Hairy, a delightful dog haircut portrait series by animal photographer Grace Chon, was first released two years ago. In charming before-and-after images, the collection shows cute dogs evolve from scrawny puppies to flawless pooches. Chon has now expanded the collection, documenting over 30 canines and their transformations.
The Hairy series focuses on a style that prefers unconventional cuts and forms above traditional trimmings. “The dogs have been groomed in a Japanese Grooming Style,” Chon explains to My Modern Met, “which does not follow the standards of traditional, breed-standard grooming.” “In truth, it just has one goal: to make dogs as cute as possible!” Each doggie makeover flawlessly showcases the particular charming traits of each dog, from teddy-bear faces to groomed fluffy paws. “I was immediately attracted by Japanese dog grooming when I got the idea of capturing a before-and-after series of dog haircuts,” Chon says, “since my objective is to convey the dog’s personality in my work.”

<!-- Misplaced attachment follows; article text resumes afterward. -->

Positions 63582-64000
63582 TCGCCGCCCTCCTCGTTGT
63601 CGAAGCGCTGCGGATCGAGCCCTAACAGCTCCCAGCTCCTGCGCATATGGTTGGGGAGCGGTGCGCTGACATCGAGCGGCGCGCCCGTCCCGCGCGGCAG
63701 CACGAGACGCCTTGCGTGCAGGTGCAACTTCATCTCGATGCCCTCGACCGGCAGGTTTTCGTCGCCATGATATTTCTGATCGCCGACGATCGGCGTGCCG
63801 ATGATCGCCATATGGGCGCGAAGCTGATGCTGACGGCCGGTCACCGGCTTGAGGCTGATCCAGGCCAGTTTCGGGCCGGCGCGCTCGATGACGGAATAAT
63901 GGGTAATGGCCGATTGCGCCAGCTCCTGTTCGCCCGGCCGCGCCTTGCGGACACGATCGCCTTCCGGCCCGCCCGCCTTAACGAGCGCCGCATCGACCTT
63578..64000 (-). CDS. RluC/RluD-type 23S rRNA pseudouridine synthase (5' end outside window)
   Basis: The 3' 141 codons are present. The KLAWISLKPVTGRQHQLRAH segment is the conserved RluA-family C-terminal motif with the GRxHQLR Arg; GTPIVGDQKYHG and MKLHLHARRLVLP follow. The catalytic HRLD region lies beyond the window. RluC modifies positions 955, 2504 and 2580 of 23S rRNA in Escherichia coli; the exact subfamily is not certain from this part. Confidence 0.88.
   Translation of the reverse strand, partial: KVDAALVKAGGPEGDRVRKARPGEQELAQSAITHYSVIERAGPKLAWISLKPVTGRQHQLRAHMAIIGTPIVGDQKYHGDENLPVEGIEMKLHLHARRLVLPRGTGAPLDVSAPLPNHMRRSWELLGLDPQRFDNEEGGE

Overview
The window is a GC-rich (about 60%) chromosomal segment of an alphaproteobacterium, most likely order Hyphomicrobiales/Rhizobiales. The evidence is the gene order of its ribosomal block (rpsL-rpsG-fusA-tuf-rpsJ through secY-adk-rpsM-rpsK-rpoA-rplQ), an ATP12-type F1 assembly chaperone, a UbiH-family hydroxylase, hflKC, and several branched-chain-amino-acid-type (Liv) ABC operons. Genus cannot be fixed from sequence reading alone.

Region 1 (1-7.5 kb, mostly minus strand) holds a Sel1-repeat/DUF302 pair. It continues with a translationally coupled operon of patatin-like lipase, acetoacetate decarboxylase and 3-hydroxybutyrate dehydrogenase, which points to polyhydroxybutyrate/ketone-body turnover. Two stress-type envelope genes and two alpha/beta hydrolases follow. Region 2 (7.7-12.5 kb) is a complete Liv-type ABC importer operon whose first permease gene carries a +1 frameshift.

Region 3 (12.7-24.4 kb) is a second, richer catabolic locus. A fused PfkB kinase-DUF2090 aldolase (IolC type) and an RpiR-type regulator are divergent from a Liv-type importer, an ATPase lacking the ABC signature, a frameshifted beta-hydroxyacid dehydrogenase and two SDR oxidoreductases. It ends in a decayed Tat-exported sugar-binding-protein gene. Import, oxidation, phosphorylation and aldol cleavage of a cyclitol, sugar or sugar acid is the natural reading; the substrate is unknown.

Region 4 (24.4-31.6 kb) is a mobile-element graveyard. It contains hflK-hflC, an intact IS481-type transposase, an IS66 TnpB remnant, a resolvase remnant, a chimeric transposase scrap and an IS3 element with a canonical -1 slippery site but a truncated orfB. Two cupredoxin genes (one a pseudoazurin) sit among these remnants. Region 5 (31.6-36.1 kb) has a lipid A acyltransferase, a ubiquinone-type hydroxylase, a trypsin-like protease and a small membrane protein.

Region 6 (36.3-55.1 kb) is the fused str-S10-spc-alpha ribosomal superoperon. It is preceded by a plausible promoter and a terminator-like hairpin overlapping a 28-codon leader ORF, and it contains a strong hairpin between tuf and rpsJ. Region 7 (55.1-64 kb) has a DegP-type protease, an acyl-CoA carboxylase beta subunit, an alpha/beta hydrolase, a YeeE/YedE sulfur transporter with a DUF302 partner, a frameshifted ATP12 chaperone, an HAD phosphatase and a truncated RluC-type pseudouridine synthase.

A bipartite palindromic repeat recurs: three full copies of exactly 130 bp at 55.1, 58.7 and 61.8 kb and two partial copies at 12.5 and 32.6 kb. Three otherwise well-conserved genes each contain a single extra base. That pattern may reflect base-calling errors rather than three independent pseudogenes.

Chon collaborated on the project with a variety of professional groomers from Healthy Spot, LA, all of whom exhibited exceptional ability and aptitude. Each look took about two hours to produce due to the majority of the style being done by hand scissoring. The scruffy puppies can hardly see out from behind their enormous fur in several of the before images. The same pups are virtually unrecognizable in the after images, posing proudly as freshly pampered pets. “With so much craziness going on in the world,” Chon adds, “I love sharing cheerful material that gives people a moment to pause and smile.”
Puppy Styled: Japanese Dog Grooming: Before & After is the title of a book based on this beautiful series, and it’s now available on Amazon. Visit Chon’s website for additional work from the photographer.
Hairy, a series by animal photographer Grace Chon, depicts dogs before and after they get Japanese-style haircuts.
The goal of this particular style is to make dogs appear as adorable as possible!
Grace Chon: Website | Instagram